Compulsory Licensing: Evidence from the Trading with the Enemy Act
Petra Moser and
No 09-026, Discussion Papers from Stanford Institute for Economic Policy Research
Compulsory licensing allows firms in developing countries to produce foreign-owned inventions without the consent of foreign patent owners. This paper uses an exogenous event of compulsory licensing after World War I under the Trading with the Enemy Act to examine the effects of compulsory licensing on domestic invention. Difference-in-differences analyses of nearly 130,000 chemical inventions suggest that compulsory licensing increased domestic invention by 20 percent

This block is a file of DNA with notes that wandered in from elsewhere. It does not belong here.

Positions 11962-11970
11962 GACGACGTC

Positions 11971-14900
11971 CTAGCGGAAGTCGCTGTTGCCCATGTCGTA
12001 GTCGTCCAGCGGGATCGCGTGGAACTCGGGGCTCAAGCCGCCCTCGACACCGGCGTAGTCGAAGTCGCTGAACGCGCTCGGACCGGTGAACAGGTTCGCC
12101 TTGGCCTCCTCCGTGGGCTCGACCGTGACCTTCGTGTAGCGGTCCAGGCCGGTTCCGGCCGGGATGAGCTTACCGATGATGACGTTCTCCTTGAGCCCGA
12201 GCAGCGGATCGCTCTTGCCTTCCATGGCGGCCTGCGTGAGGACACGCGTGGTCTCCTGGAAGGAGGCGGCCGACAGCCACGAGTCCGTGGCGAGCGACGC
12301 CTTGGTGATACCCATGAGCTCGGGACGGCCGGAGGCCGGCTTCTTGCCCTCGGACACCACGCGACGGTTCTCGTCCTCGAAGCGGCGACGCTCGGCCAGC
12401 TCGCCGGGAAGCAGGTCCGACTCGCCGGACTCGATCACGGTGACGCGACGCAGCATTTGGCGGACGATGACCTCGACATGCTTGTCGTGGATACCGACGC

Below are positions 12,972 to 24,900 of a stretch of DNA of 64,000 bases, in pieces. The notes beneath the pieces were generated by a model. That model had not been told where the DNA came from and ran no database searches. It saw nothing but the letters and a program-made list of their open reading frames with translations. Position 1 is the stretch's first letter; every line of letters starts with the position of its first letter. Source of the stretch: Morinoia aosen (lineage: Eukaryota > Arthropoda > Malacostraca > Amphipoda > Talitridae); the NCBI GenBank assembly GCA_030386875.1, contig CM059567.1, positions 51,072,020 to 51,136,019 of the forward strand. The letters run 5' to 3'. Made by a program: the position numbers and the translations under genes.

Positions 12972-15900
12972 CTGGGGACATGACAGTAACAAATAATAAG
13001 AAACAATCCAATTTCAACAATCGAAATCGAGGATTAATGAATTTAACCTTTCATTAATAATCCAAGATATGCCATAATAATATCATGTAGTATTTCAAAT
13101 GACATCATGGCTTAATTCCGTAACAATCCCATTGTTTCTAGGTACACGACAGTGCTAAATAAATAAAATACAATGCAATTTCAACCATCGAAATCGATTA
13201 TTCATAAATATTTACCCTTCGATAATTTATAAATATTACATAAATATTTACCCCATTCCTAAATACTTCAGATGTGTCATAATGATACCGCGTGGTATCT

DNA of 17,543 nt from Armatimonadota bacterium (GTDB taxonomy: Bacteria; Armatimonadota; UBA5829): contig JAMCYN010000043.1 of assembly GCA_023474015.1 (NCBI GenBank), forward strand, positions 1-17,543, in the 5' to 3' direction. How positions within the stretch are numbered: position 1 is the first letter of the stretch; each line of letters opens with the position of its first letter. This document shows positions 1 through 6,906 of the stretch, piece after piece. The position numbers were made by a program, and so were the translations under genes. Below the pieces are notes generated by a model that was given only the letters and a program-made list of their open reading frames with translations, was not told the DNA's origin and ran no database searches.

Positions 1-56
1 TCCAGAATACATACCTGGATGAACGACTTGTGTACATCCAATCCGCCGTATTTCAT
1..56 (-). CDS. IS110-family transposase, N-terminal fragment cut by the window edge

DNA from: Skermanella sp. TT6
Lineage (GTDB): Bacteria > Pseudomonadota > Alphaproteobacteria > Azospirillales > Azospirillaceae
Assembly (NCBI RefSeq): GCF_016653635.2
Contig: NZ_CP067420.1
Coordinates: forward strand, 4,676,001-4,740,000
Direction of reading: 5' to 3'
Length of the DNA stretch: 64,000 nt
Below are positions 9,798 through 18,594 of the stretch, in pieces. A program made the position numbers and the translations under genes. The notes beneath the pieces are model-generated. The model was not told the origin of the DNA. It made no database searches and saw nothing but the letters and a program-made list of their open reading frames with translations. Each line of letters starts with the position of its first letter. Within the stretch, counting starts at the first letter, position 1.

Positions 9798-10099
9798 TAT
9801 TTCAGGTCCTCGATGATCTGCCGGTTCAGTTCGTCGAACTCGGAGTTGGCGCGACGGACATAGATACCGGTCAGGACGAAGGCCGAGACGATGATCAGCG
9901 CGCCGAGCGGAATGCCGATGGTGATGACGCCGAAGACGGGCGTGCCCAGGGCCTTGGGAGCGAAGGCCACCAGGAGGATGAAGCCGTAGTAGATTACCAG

Keywords: Compulsory Licensing; patents; developing countries; Trading with the Enemy Act (search for similar items in EconPapers)
JEL-codes: O31 O34 (search for similar items in EconPapers)
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Journal Article: Compulsory Licensing: Evidence from the Trading with the Enemy Act (2012)
Working Paper: Compulsory Licensing - Evidence from the Trading with the Enemy Act (2009)
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